|Appears in Collections:||Faculty of Social Sciences Journal Articles|
|Peer Review Status:||Refereed|
|Title:||Work-learning in informal online communities: Evolving spaces|
|Author(s):||Thompson, Terrie Lynn|
|Citation:||Thompson TL (2011) Work-learning in informal online communities: Evolving spaces, Information Technology and People, 24 (2), pp. 184-196.|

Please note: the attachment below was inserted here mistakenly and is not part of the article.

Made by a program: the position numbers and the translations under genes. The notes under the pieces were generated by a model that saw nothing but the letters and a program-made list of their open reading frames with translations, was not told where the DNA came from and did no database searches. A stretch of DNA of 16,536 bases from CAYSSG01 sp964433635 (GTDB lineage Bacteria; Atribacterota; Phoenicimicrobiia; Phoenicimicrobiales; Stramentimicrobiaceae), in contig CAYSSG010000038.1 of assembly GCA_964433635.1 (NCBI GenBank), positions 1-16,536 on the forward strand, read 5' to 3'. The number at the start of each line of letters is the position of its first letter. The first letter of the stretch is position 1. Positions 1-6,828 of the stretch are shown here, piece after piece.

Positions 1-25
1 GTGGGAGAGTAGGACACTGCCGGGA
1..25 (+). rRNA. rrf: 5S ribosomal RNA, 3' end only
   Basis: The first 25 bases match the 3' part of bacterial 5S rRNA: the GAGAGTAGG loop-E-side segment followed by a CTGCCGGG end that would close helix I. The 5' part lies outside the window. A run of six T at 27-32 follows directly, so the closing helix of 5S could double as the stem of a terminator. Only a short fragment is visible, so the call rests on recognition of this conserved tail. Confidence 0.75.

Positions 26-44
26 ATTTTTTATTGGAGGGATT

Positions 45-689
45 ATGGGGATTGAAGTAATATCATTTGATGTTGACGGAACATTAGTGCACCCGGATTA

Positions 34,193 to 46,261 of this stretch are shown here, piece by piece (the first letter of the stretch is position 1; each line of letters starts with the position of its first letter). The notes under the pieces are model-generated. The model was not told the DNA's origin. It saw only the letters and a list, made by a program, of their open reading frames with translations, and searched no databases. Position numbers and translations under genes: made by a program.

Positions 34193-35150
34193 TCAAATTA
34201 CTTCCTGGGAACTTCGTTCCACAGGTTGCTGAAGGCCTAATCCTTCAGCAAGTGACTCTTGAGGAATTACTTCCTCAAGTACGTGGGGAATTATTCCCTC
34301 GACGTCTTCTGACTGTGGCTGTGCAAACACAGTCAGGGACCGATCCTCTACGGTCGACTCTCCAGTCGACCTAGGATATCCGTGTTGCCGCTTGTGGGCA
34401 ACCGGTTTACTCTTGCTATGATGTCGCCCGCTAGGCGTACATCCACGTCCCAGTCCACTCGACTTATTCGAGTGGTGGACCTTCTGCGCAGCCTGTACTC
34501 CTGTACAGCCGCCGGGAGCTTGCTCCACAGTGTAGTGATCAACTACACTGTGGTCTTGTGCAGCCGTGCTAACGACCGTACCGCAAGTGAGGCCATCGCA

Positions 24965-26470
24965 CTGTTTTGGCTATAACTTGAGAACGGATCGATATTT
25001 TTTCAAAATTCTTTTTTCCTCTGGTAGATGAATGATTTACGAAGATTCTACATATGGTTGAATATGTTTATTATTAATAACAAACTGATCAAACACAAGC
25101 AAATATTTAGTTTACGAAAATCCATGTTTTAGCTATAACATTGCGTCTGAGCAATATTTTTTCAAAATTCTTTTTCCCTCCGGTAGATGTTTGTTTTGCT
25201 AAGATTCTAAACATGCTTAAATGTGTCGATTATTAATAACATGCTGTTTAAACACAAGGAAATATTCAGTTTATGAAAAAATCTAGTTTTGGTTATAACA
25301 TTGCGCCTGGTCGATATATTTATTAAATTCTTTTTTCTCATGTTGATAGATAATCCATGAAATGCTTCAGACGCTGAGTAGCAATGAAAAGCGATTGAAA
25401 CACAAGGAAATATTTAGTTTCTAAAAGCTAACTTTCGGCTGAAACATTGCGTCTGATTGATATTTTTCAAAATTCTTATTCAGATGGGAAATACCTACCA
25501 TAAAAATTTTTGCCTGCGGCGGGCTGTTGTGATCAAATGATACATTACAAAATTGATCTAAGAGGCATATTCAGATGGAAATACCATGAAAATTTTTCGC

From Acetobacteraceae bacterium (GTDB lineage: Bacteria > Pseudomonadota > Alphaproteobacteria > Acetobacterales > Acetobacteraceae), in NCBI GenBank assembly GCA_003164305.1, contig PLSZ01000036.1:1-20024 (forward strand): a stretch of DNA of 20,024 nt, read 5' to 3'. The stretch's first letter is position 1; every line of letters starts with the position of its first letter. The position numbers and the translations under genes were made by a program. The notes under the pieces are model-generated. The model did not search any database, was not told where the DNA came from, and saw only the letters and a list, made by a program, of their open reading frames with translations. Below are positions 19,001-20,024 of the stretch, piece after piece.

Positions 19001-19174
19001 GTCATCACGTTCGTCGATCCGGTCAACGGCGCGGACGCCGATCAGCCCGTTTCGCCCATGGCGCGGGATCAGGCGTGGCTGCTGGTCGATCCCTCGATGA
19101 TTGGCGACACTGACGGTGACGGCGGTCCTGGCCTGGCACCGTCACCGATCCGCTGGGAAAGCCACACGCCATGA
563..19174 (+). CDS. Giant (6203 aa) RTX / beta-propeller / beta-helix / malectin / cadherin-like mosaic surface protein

|Abstract:||Purpose – This paper seeks to explore how workers engage in informal online communities forwork-learning. Although online communities may facilitate learning and knowledge creation, much ofthe literature is situated in formal online courses, suggesting a need to better understand the nuancesof more informal learning spaces online. Design/methodology/approach – Semi-structured interviews were conducted with 11 own-account self-employed workers (contractors and consultants who do not have staff). Findings – Participants engaged in ways that fit with expectations, leveraged fluidity, played withboundaries, and meshed with work. These workers attempted to (re)configure online spaces to createthe degree of connection and learning needed, although not always successfully. This study exploreshow participants participated in much less pedagogically inscribed spaces and foregrounds severalissues related to online engagement: managing exposure, force-feeding community, and navigatingmulti-purpose spaces. Research limitations/implications – There are indications that these workers are moving towardmore networked architectures of online participation. How the notion of online community continues toevolve warrants further research. Practical implications – Although turning to an online community is sometimes the only viablelearning option, online presence brings challenges to be addressed by practitioners and policy makers,including attending to the nature of relationships in and between different cyberspaces, informationand media literacies required, and the implications of such extensive connectivity between people andtheir web-technologies. Originality/value – By exploring how adults reach out to others in “informal” online communitiesfor learning purposes, this paper encourages researchers, practitioners, policy makers, and citizens toconsider tensions and questions associated with cyberspace collectives.|
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